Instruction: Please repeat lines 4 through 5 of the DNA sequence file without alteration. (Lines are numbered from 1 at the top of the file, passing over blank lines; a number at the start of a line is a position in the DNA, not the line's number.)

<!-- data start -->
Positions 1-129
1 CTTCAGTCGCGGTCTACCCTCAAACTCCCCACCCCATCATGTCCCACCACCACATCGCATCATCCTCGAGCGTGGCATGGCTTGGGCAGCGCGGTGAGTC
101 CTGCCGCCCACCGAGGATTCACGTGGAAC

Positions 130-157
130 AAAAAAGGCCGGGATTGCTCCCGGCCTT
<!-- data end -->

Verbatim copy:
Positions 130-157
130 AAAAAAGGCCGGGATTGCTCCCGGCCTT